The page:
Accessing KubeRaya Cluster Using the Kubernetes Dashboard
KubeRaya, CloudRaya’s Kubernetes as a Service, excels at making the initial setup of your Kubernetes cluster much simpler, reducing the complexities and potential challenges often associated with the installation process.
However, it’s important to keep in mind that, despite KubeRaya’s benefit, there are still some tasks in Kubernetes that may be a bit tricky when done through the command-line interface (CLI).
To further enhance the ease of cluster management, Kubernetes Dashboard, a web-based interface, comes into play. This user-friendly dashboard provides a visual representation of your Kubernetes environment, making ongoing management tasks more accessible.
Beforehand, make sure you have installed kubectl on the workstation where you access your Kubernetes cluster.
kubectl , Kubernetes’ command-line tool, serves various purposes, such as managing clusters and interacting with your cluster resources.
If you haven’t installed it, please visit this Kubernetes documentation page for installation instructions.
Accessing the Kubernetes Cluster
Access your Kubernetes Cluster with the Config File provided in the Cluster’s detail page.
Rename the kubeconfig file you downloaded earlier to
config and move it to its default location, which is
~/.kube unless you want to specify a custom kubeconfig file location via command-line or environment variable.
For Windows users, the default location is typically
Install Kubernetes Dashboard
kubectl create -f https://raw.githubusercontent.com/kubernetes/dashboard/v2.7.0/aio/deploy/recommended.yaml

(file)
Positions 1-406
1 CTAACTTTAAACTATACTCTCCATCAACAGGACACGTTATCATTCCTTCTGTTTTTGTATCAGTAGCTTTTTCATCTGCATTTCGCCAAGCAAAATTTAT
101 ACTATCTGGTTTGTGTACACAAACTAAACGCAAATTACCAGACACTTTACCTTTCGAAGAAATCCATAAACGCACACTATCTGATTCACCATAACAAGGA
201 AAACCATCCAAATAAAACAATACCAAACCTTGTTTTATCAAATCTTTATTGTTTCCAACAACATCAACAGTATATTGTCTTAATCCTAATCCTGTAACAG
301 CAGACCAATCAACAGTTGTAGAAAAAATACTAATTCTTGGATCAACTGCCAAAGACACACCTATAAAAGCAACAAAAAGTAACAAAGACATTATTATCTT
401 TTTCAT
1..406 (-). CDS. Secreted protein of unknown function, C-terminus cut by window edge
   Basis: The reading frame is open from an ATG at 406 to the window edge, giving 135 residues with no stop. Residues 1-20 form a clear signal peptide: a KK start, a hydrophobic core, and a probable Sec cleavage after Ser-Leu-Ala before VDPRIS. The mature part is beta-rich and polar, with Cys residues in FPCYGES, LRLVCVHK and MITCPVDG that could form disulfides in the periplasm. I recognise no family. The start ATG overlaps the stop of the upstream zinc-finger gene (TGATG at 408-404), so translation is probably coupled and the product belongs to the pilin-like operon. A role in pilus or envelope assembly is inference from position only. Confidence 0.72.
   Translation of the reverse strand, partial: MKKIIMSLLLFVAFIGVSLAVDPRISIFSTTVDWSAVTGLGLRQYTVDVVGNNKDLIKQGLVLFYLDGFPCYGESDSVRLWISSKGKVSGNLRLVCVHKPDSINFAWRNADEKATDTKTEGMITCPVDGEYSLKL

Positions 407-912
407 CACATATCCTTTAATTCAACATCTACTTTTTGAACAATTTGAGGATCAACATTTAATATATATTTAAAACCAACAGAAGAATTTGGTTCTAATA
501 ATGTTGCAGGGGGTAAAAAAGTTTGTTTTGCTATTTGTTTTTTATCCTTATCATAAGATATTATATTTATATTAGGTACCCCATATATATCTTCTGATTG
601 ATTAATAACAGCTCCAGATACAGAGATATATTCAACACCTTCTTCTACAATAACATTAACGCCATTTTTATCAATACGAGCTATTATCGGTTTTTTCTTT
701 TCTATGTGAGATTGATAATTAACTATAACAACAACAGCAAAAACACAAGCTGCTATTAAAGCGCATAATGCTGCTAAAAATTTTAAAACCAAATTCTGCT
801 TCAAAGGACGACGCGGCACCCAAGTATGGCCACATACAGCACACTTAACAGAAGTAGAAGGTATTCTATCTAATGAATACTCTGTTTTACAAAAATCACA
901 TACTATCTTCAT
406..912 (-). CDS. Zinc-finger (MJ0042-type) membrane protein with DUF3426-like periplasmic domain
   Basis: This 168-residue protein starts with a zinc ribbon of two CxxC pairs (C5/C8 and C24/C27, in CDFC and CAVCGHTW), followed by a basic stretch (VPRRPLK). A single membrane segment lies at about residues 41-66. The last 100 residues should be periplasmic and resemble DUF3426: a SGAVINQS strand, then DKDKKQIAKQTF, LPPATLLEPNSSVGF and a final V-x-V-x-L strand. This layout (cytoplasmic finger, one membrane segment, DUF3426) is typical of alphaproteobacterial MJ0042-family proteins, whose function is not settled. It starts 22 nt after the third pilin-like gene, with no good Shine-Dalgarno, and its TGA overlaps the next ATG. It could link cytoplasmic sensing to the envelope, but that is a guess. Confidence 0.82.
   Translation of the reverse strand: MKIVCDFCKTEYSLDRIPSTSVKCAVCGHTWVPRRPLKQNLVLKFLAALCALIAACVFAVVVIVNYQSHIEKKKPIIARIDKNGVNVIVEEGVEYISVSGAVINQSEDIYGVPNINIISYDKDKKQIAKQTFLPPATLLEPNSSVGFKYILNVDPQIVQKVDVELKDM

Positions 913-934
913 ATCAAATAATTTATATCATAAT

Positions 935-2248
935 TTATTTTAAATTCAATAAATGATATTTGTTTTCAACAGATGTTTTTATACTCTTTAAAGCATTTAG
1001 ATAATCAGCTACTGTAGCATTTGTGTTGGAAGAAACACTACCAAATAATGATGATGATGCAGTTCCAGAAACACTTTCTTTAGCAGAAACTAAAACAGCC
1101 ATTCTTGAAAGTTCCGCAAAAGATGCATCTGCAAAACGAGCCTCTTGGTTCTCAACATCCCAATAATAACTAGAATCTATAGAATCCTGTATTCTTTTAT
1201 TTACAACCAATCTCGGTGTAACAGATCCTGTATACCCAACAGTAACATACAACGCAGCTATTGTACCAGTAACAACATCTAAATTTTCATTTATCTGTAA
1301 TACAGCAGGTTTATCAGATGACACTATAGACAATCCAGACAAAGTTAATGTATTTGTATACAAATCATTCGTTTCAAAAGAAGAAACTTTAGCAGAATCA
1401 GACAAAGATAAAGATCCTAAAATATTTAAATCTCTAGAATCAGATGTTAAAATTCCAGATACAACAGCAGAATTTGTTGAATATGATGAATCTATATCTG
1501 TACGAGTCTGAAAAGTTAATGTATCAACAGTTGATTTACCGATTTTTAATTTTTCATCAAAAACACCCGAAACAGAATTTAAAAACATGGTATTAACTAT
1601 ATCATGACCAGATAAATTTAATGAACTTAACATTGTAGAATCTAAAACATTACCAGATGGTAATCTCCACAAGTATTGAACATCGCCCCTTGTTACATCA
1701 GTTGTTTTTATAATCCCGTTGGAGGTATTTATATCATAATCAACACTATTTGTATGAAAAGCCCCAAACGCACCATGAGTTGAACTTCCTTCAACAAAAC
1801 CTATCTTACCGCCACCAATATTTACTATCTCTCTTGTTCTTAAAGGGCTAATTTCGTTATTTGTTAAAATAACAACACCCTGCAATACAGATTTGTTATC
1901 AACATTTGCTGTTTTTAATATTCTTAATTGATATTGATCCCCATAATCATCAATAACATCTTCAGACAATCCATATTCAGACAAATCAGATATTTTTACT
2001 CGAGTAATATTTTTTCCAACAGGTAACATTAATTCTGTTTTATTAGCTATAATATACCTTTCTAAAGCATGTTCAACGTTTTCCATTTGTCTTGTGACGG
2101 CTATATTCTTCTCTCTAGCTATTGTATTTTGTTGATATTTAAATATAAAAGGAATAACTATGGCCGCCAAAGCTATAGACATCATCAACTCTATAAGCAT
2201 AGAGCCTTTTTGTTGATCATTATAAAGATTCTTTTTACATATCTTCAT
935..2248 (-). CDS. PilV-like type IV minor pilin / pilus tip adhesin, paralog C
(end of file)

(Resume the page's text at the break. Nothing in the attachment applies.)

The output will confirm that the dashboard has been deployed in the
To access the dashboard, use the following command to create a secure link between your computer and the Kubernetes Dashboard. This link allows you to access the dashboard in your web browser.
kubectl -n kubernetes-dashboard port-forward svc/kubernetes-dashboard 8443:443
You might encounter a “Connection is not private” warning because the Kubernetes Dashboard uses a self-signed SSL certificate, which can’t be automatically verified by your browser.
Click on “Accept the Risk and Continue“.
As you can see, we need to input our cluster’s credentials to log into the dashboard.
So, now, let’s proceed to generate the necessary token.
Generate a Bearer Token
Create a new configuration file in
.yaml format, name it something like
Then, input the following configuration to create a service account and assign the necessary permissions to that service account. You can customize the Service Account’s name, in this case, we’ll create it with the name ‘admin-user.’
apiVersion: v1 kind: ServiceAccount metadata: name: admin-user namespace: kubernetes-dashboard --- apiVersion: rbac.authorization.k8s.io/v1 kind: ClusterRoleBinding metadata: name: admin-user roleRef: apiGroup: rbac.authorization.k8s.io kind: ClusterRole name: cluster-admin subjects: - kind: ServiceAccount name: admin-user namespace: kubernetes-dashboard
Once done, save the file. Then, execute it using the following command (make sure you are in the same folder as the yaml file.)
kubectl create -f kubernetes-dashboard-acc.yaml
Now, generate the token for ‘admin-user‘, run:
kubectl -n kubernetes-dashboard create token admin-user
Afterward, the token for ‘admin-user’ will be displayed. Copy this token and return to the browser, paste it into the “Enter Token” field as shown below.
If so, click on “Sign in.”
Accessing & Exploring the Kubernetes Dashboard
After clicking on ‘Sign in’ as indicated above, the dashboard displayed is as follows:
Now, all the activities you usually perform via the CLI can be managed and monitored more conveniently through the GUI.
KubeRaya and the Kubernetes Dashboard provide a seamless way to manage your clusters and resources. With these tools, you can enjoy a more user-friendly approach to Kubernetes management.
For more insightful tutorials about cloud-related topics, be sure to explore our Knowledge Base on this page.